Stress corrosion cracking: Crevice interaction in austenitic stainless steels characterized by acoustic emission

Heikki Leinonen (Corresponding Author), T. Schildt, H. Hänninen

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8 Citations (Scopus)


Stress corrosion cracking (SCC) susceptibility of austenitic EN1.4301 (AISI 304) and EN1.4404 (AISI 316L) stainless steels was studied using the constant load method and polymer (PTFE) crevice former in order to study the effects of crevice on SCC susceptibility. The uniaxial active loading tests were performed in 50 pct CaCl2 at 373 K (100 °C) and in 0.1 M NaCl at 353 K (80 °C) under open-circuit corrosion potential (OCP) and electrochemical polarization. Pitting, crevice, and SCC corrosion were characterized and identified by acoustic emission (AE) analysis using ∆t filtering and the linear locationing technique. The correlation of AE parameters including amplitude, duration, rise time, counts, and energy were used to identify the different types of corrosion. The stages of crevice corrosion and SCC induced by constant active load/crevice former were monitored by AE. In the early phase of the tests, some low amplitude AE activity was detected. In the steady-state phase, the AE activity was low, and toward the end of the test, it increased with the increasing amplitude of the impulses. AE allowed a good correlation between AE signals and corrosion damage. Although crevice corrosion and SCC induced AE signals overlapped slightly, a good correlation between them and microscopical characterization and stress-strain data was found. Especially, the activity of AE signals increased in the early and final stages of the SCC experiment under constant active load conditions corresponding to the changes in the measured steady-state creep strain rate of the specimen. The results of the constant active load/crevice former test indicate that a crevice can initiate SCC even in the mild chloride solution at low temperatures. Based on the mechanistic model of SCC, the rate determining step in SCC is thought to be the generation of vacancies by selective dissolution, which is supported by the low activity phase of AE during the steady-state creep strain rate region.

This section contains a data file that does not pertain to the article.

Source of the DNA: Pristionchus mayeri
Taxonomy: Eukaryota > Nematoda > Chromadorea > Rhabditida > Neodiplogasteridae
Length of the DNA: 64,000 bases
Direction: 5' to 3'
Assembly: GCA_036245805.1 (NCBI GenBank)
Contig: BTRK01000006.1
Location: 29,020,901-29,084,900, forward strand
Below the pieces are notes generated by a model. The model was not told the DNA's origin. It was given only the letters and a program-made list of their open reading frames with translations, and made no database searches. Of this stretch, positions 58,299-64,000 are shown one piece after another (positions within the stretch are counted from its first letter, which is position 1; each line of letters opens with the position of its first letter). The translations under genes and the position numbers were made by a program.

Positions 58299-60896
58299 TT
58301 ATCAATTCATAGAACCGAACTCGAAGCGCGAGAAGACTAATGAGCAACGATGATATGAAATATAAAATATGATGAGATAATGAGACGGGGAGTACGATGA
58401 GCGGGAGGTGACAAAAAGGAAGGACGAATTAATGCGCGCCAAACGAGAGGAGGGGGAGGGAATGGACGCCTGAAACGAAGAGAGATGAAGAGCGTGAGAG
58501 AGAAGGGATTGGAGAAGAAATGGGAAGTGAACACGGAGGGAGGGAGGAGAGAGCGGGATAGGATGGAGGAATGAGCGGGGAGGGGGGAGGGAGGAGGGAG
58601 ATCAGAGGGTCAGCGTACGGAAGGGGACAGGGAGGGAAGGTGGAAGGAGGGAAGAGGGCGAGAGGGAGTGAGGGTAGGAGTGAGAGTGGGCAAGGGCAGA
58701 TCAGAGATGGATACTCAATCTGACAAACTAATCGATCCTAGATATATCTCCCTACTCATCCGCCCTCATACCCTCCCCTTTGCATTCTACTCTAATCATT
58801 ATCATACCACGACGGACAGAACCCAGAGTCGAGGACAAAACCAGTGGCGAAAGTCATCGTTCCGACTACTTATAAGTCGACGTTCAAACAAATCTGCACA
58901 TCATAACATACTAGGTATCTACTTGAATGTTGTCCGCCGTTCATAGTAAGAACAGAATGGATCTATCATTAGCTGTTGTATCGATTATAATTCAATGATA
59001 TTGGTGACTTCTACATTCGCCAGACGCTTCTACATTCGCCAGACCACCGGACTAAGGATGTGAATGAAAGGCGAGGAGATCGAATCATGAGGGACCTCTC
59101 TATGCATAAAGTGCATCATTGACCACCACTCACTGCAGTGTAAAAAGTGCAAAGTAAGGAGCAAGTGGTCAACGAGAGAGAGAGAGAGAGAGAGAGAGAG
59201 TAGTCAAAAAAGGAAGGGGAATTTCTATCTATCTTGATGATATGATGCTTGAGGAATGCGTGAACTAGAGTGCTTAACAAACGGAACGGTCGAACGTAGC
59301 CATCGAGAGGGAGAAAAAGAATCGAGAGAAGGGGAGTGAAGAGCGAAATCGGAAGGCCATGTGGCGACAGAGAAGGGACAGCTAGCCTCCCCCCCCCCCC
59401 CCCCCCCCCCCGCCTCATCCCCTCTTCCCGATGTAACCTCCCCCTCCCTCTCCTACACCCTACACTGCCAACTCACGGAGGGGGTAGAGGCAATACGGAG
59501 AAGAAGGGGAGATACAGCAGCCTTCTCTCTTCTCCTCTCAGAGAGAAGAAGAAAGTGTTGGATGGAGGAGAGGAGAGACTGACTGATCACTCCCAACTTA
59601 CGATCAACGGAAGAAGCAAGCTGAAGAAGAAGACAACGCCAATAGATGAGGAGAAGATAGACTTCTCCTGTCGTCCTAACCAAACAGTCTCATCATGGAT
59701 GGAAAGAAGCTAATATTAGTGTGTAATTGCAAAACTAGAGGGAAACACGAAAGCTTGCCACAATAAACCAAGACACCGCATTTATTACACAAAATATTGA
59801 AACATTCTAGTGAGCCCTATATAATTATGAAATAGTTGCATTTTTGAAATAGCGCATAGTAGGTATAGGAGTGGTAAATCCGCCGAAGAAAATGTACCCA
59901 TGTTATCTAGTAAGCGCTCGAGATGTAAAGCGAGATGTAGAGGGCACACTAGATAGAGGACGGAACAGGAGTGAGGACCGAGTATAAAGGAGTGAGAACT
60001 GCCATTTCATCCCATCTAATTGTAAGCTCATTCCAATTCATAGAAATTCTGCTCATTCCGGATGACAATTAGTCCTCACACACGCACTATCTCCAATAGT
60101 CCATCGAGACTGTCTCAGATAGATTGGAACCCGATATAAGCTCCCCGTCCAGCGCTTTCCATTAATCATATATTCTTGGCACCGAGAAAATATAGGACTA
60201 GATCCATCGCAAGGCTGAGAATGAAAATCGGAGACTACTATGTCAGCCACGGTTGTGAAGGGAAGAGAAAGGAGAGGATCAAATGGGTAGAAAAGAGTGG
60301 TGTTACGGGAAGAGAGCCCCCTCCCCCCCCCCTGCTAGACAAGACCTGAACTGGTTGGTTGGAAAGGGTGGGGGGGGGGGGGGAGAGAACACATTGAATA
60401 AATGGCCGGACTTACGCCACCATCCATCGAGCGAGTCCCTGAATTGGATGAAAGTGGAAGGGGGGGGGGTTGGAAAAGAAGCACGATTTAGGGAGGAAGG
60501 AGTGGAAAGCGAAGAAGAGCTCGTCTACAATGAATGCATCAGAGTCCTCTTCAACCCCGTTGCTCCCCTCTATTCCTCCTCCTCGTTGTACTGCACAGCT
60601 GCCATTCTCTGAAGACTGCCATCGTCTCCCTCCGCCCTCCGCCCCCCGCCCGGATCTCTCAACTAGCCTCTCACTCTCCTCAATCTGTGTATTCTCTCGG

Original languageEnglish
Pages (from-to)424-433
JournalMetallurgical and Materials Transactions A: Physical Metallurgy and Materials Science
Issue number2
Publication statusPublished - 2011
MoE publication typeA1 Journal article-refereed
EventInternational Symposium on Stress Corrosion Cracking in Structural Materials - Padua, Italy
Duration: 1 Sept 2009 → …


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